The deal with Tullet hangs on the decision of global regulators and is likely to be approved by the end of the year. If given the green light, ICAP will transform into NEX Group, and have the bulk of its business devoted to electronic trading and markets infrastructure.
ICAP claims that under current circumstances; low interest rates, high fixed costs, market volatility and regulation tightening on its banking customers, profits are being eroded. The group trusts that the prospective deal will bring a much needed dynamic element to its operations and enable it to adapt to a market that's swiftly evolving.
"Trading activity since the start of the new financial year continues to be challenging", the global broker said in the Financial Times online. The group's revenue dropped by 6 per cent down to £1.3bn for the 12 months to March, and pre-tax profits took a 6 per cent hit, falling to £89m.
The new deal with Tullet will also enable ICAP to escape its division that accommodates large trades leveraged by traders over the phone. It will become a blend of venture capital investments, post-trade services and electronic trading.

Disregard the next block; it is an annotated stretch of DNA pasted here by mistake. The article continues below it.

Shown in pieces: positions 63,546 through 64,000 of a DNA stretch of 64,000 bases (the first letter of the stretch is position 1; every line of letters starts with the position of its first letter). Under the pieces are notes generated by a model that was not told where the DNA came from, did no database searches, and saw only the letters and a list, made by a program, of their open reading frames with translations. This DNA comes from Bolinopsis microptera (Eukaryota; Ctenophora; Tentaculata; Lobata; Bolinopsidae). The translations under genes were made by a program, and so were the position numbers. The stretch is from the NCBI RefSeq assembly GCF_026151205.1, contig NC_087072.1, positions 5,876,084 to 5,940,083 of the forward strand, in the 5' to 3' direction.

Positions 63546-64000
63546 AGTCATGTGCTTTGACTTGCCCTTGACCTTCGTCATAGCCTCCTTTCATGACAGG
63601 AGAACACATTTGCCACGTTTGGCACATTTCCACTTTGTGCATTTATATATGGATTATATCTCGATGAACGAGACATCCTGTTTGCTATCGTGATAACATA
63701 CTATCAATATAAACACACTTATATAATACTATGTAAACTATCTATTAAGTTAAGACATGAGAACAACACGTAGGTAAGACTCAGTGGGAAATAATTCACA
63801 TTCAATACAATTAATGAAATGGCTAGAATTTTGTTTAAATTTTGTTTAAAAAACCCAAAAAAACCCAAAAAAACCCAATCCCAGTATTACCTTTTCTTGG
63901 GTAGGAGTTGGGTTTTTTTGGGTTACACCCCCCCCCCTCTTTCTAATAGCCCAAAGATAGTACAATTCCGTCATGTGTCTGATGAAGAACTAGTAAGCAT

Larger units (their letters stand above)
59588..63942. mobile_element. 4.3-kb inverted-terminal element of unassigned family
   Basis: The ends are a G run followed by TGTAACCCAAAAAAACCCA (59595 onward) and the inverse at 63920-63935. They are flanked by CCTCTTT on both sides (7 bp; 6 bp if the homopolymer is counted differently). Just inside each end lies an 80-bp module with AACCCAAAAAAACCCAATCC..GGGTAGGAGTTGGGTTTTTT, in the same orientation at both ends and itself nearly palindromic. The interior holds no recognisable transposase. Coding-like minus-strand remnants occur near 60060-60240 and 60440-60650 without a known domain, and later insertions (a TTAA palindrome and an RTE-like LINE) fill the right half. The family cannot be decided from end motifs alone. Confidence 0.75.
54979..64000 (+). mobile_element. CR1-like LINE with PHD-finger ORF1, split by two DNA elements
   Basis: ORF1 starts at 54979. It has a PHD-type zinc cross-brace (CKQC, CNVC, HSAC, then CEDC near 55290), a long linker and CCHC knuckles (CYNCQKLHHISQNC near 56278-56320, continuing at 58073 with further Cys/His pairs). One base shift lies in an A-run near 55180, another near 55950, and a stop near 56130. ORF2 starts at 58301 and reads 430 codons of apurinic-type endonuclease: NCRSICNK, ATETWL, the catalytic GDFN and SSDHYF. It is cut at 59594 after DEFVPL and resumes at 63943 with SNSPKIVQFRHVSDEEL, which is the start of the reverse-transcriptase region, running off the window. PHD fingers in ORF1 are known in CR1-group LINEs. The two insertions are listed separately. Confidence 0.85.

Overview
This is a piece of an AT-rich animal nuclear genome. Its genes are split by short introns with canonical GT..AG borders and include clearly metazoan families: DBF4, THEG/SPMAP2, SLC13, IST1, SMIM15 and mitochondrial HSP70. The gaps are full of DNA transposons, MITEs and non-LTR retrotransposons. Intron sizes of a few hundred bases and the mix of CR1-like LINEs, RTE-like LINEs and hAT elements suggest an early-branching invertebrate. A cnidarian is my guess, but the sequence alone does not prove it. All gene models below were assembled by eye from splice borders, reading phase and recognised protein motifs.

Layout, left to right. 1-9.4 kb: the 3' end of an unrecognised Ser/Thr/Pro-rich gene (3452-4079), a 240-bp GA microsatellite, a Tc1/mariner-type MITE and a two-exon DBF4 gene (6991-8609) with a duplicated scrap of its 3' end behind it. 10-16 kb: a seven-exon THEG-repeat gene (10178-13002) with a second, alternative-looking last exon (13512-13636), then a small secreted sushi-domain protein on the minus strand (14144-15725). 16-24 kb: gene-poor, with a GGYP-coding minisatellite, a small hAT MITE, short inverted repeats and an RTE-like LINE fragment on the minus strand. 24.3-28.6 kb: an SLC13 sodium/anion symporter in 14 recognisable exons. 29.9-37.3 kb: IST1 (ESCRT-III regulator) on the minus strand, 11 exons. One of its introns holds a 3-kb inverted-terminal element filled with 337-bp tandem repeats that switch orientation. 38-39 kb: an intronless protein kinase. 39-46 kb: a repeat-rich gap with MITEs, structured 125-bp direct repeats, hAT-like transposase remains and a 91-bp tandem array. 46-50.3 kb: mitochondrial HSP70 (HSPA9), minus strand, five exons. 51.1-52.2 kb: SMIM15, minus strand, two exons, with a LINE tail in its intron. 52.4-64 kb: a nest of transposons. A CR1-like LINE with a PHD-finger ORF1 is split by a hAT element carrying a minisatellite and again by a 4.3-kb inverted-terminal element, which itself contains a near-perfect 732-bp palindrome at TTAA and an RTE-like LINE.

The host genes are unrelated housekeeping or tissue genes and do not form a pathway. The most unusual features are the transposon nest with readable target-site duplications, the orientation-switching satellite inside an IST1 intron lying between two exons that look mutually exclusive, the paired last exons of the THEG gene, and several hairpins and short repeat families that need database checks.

Chief Executive of ICAP, Michael Spencer, calls the development "one of the most exciting eras of the company's 30-year history." Mr Spencer underlined the re-brand as a way to re-assert the group's status as a "fast moving, entrepreneurial pure electronic and post trade leader, well positioned for growth."
While making new investments into technology and services, ICAP reported a 16 per cent fall in profits to £78m in operating profits through its electronic trading arms. This was balanced by more encouraging reports coming out of its post-trade services. Further investment was also made throughout the year into new ventures for ICAP's current operational structures.